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Kate Morton


Kate Morton’s new novel is a rambling book about a single traumatic, tragic event and its long-running con-sequences. Set in London and various parts of Australia, the story concerns three generations of the same family: grandmother Nora, mother Polly, and granddaughter Jess, the latter two of whom have been brought up entirely by their mothers, in the complete absence of their fathers.

The starting point of "Homecoming" - and the core of its story - is the death of Mrs Isabel Turner and her three eldest children in an apparent murder/suicide on Christmas Eve 1959 while picnicking beside a creek near their house in the hills outside Adelaide in South Australia. Her youngest child, Thea, then a newborn baby, had been taken with her siblings to the picnic but went missing.

The three women, Nora, Polly, and Jess, are central to the story but so too are two houses. One of them, Halcyon, is the grand nineteenth-century colonial house in the Georgian style in the Adelaide Hills where the Turner family comes to grief. The other is Darling House, Nora’s family home, another imposing coloni-al-era house, this one on a promontory above Sydney Harbour. Both houses loom large in the novel, forming the backdrop to much of the story.

"Homecoming" tells the story of Jess’s investigation into her family’s murky past. Jess, unoriginally cast as a journalist, has been living in London for twenty years but returns to Australia in December 2018 when her grandmother Nora becomes seriously ill. Once there, realising that there may be more to her family back-ground than meets the eye, she begins to investigate the tragic events at Halcyon sixty years earlier. Much of the exposition of the story of the Turner family’s demise is achieved using the device of a book within the book "As if They Were Asleep", the work of Daniel Miller, an American journalist who reported on the Turner story in 1960.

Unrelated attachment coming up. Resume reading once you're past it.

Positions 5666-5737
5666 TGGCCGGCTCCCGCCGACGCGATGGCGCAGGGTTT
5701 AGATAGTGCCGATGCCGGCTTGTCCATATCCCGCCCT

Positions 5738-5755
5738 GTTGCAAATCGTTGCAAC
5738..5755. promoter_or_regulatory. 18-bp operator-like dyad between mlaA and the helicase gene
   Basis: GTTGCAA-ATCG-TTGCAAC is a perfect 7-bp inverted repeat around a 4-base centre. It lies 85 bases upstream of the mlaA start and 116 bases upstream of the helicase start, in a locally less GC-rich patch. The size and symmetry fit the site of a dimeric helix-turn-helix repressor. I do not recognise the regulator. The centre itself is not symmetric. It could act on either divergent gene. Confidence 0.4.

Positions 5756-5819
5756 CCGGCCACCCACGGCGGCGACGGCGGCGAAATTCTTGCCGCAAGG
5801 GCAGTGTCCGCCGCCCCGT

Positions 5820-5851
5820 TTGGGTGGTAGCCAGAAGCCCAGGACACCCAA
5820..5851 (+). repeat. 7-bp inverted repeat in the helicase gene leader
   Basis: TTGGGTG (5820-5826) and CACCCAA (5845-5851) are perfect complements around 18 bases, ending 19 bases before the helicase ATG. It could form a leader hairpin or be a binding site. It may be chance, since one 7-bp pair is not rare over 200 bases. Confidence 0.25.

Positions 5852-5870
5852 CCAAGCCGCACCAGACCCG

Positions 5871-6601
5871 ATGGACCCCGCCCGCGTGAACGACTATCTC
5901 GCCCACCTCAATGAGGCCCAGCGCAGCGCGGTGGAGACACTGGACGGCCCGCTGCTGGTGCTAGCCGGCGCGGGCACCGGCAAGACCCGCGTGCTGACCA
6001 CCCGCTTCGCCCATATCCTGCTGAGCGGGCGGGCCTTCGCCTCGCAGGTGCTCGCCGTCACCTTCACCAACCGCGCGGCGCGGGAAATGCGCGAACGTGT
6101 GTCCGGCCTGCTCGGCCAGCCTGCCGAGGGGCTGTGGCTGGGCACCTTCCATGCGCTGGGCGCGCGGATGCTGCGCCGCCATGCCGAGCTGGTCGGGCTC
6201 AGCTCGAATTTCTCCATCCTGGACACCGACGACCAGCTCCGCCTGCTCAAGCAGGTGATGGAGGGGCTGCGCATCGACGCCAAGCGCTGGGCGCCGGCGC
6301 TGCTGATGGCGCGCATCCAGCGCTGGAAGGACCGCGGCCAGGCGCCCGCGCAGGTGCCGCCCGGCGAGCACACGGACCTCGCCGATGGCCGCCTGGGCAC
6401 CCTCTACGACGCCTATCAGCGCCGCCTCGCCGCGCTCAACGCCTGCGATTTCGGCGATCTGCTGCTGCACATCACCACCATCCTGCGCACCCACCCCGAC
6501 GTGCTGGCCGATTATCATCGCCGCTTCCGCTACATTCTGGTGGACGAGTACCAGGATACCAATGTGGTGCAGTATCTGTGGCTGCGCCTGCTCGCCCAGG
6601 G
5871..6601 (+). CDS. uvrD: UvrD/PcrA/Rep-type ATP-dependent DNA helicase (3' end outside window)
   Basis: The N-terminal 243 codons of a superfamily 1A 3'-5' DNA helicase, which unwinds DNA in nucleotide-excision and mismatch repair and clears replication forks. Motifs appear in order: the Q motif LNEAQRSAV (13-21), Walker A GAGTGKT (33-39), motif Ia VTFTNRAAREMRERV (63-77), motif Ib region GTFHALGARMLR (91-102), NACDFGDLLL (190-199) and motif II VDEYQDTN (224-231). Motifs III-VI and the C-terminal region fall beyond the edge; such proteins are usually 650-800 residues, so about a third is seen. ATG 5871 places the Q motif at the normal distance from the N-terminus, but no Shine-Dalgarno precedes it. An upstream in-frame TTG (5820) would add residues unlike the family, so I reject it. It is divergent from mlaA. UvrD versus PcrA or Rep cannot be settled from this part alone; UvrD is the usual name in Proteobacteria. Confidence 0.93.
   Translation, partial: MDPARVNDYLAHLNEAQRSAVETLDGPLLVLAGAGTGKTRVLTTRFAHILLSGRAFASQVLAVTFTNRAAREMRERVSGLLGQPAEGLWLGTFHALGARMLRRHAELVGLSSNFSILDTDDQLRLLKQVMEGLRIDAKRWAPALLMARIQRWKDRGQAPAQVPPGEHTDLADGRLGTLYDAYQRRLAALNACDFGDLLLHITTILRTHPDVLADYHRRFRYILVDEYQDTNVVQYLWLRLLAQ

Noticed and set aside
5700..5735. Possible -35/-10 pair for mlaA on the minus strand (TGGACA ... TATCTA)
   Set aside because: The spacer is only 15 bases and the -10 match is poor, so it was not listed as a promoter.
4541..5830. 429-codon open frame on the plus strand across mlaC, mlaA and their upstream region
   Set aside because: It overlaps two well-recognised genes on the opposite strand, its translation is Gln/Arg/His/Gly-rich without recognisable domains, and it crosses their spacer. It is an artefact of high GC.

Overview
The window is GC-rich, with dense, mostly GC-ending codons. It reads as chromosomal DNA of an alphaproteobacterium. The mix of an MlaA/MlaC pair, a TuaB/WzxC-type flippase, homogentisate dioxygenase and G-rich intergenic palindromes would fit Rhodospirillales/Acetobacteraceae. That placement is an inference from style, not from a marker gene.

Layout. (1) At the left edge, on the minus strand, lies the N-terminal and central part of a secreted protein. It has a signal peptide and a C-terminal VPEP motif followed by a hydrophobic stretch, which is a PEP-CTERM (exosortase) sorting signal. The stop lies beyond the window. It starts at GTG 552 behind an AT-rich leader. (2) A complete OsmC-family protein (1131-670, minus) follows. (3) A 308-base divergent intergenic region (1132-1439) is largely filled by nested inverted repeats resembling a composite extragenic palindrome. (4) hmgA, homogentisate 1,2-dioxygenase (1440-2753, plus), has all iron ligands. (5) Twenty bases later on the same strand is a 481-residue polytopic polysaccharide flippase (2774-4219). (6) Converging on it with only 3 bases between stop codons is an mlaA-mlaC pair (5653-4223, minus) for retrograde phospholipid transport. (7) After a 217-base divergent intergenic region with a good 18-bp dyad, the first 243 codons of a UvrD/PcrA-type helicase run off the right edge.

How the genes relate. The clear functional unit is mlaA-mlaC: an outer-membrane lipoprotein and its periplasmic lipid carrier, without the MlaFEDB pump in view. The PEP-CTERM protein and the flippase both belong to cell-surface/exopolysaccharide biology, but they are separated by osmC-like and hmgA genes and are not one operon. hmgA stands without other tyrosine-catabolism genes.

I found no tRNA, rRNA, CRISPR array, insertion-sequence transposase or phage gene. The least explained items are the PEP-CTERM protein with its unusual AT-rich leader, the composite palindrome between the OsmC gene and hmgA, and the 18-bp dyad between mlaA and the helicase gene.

As Jess probes more deeply into the events of Christmas 1959, all manner of secrets begin to emerge about her family’s past. Indeed, wilful deceit and keeping secrets from each other seem to be family traits. The Turners’ story is also intimately connected to the inhabitants of Tambilla, Halcyon’s local town, who gradu-ally emerge as important actors in the story.

At more than 620 pages, "Homecoming" is too long and would have benefitted from more rigorous editing. On the one hand, Morton’s descriptions of the two houses and the countryside of the Adelaide Hills are evocative, conveying a strong sense of place. On the other, there are passages of extraneous detail which add little but length to the book. I found some phrases grating: at one point, Morton refers to a room being covered in ‘legacy dust’. One glitch in the plot struck me as lacking in credibility, but on the whole, "Home-coming" is an absorbing novel about love, family, deceit, and the notion of home.

Richard Hopton


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